Although it is not well understood how the coagulation system plays a role in bradykinin elevation, C1-INH acts on plasmin, which is capable of activating factor XII in the CKS.27 Therefore, antifibrinolytics, such as epsilon aminocaproic acid and tranexamic acid, have been historically used as preventive treatment of HAE. However, these agents are not FDA approved and not recommended for long-term prophylaxis in HAE-C1-INH deficiency due to inferior efficacy compared with other options.7 These agents are usually reserved for patients for whom other treatments are contraindicated or if other therapies are not available.7

Treatment Strategies

Treatment typically focuses on 3 objectives when treating a patient with HAE experiencing an attack: pharmacotherapy, airway management (if required), and supportive therapy (if required).1 Early treatment of an attack has been associated with better outcomes, including shorter time to resolution of symptoms and shorter duration of attack, regardless of location or severity.7,28 Laryngeal angioedema with resulting asphyxiation is responsible for substantial mortality in HAE.7,20 A study by Bork et al evaluated mortality in patients with HAE and found that 33% of patient deaths were due to laryngeal angioedema.27 Patients who are experiencing an attack involving their airway should use their on-demand therapy if readily available and then proceed to the closest emergency medical facility.

Because self-administration improves time to treatment, all patients should be considered for home therapy and self-administration training with on-demand therapy.7 When an attack occurs, WAO/EAACI clinical guidelines recommend IV C1-INH, SC ecallantide, or icatibant for acute treatment.7 As noted above, self-administration with ecallantide is not recommended.23

STP should be provided to patients if circumstances such as a medical or dental procedure is likely to trigger an attack. Patients who anticipate facing particularly stressful situations may be considered for STP. Procedures associated with mechanical interventions to the upper aerodigestive tract, such as endotracheal intubation, bronchoscopy, or esophagogastroduodenoscopy, may lead to swelling near the site of intervention.7 The WAO/EAACI guideline recommends that all patients undergoing any medical, surgical, or dental procedure involving any mechanical impact to the upper aerodigestive tract receive C1-INH as preprocedural prophylaxis as close as possible to the start of the procedure. Dosage has yet to be fully established.7 Androgens (eg, danazol 200 mg thrice daily) given 5 days before and 2 days after the procedure are recommended as an alternative to C1-INH, and although the guideline acknowledges the use of tranexamic acid in the past for STP, most panel experts recommended against this use.7

LTP should be considered in patients when HAE is particularly burdensome.7 Successful treatment requires a high degree of compliance, so LTP therapy must be individualized based on disease activity, frequency of attacks, patient’s quality of life, availability of healthcare resources, failure to achieve adequate control through use of on-demand treatments, and patient preference.7 The WAO/EAACI guideline recommends C1-INH currently available in both IV and SC formulations as first-line therapy for LTP if available. Patients may experience breakthrough attacks while receiving LTP, so on-demand therapy should be provided for all patients regardless of using preventive therapy. Patients should be evaluated annually for changes in response to therapy and/or treatment modifications required.7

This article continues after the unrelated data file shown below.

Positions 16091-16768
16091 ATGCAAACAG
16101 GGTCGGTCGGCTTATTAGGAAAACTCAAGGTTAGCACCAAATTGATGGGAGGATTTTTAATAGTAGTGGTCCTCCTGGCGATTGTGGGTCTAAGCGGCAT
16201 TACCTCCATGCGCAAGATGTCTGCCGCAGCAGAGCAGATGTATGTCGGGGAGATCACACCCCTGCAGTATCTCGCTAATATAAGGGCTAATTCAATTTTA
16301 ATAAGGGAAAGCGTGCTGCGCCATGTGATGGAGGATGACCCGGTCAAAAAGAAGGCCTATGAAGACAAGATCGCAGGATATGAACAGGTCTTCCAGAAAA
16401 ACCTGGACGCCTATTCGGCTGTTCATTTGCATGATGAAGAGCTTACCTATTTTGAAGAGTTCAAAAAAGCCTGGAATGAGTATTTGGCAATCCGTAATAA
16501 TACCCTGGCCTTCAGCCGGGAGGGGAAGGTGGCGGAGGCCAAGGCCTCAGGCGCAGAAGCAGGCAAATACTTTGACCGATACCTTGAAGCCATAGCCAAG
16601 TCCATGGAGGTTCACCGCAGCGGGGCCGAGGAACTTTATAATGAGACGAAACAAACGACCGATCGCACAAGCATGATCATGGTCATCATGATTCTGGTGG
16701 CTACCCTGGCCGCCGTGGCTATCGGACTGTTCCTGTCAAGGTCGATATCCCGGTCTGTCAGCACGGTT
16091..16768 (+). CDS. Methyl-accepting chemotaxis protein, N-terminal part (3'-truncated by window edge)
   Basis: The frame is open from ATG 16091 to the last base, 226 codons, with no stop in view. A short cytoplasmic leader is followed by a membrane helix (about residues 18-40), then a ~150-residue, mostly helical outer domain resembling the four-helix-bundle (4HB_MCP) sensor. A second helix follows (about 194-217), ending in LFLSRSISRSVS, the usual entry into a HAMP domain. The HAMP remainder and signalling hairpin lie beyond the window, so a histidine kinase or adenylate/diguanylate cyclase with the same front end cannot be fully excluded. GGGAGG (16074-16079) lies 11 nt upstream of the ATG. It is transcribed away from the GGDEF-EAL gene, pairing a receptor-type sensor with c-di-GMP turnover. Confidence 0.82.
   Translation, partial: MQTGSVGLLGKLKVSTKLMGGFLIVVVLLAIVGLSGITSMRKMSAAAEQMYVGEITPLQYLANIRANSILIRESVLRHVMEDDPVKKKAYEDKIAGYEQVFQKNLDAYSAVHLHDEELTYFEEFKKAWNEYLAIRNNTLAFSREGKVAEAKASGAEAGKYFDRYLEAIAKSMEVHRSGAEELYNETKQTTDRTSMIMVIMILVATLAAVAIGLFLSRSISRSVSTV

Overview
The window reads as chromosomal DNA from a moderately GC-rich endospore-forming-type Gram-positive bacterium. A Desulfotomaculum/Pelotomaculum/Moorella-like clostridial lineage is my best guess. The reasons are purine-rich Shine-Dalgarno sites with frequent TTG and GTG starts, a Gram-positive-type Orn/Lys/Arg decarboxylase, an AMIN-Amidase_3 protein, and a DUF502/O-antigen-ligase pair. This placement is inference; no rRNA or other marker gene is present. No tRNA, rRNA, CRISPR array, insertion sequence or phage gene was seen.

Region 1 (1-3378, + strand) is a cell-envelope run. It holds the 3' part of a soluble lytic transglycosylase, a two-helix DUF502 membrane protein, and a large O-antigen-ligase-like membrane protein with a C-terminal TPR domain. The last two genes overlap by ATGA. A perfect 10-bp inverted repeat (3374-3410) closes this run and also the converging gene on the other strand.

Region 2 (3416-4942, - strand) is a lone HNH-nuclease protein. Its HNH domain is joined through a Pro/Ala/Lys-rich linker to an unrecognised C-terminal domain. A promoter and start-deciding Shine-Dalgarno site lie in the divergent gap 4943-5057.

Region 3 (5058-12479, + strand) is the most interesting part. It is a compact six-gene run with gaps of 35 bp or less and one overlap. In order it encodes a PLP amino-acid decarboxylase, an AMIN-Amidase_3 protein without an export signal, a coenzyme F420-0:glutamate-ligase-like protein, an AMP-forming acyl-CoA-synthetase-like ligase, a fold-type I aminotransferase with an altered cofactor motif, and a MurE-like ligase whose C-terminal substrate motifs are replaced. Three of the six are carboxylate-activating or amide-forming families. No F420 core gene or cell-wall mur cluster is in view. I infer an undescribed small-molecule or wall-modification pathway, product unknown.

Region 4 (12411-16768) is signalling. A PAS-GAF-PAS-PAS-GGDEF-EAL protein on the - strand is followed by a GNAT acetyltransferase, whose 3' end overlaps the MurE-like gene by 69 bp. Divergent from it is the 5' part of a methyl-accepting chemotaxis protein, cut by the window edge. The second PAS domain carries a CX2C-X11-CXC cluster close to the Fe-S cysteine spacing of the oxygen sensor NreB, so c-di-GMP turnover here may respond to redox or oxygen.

A key factor that should be considered when prescribing therapy for HAE is route of administration. Whether acute or prophylactic treatment, route of administration can affect patient satisfaction with treatment, which ultimately impacts compliance. A survey by Riedl et al sought to evaluate satisfaction with IV C1-INH products among patients with HAE.29 Of 47 patients, 34 (72%) reported administering C1-INH through peripheral veins, and 19 (40%) were currently or had previously used a central venous port for administration. Of patients administering C1-INH through a peripheral vein, 62% reported having difficulty finding a usable vein or getting the infusion to work properly, and 47% of patients with ports reported problems, such as occlusion, thrombosis, and infection associated with their port.29 Although the WAO/EAACI guideline does not recommend any particular route of administration, it acknowledges the improved convenience with SC administration,7 which may play a role in compliance. To this point, a recent study by Jose et al found that 50% of patients with HAE prefer a noninvasive route of administration, including oral (24%), SC (18%), or non-IV route (8%).30 Table 2 provides a summary of guideline recommendations for acute treatment and prophylaxis with available HAE medications.7

New and Emerging Treatments

Pediatric Developments

RhC1-INH is currently undergoing a phase 2, multicenter, open-label study (NCT01359969) to evaluate the agent’s safety, immunogenicity, and pharmacology in patients aged 2 to 13 years experiencing an acute attack. Preliminary results from this trial were announced in October 2017.31 After 20 children were treated for 73 attacks, the median time to onset of relief was 60 minutes (95% CI, 60-63 minutes) and to minimal symptoms was 122 minutes (95% CI, 120-126 minutes).31 In addition to demonstrating efficacy at resolving attacks, rhC1-INH was safe and well tolerated. No patients withdrew from the study for AEs, and no serious AEs, hypersensitivity reactions, or neutralizing antibodies were reported.31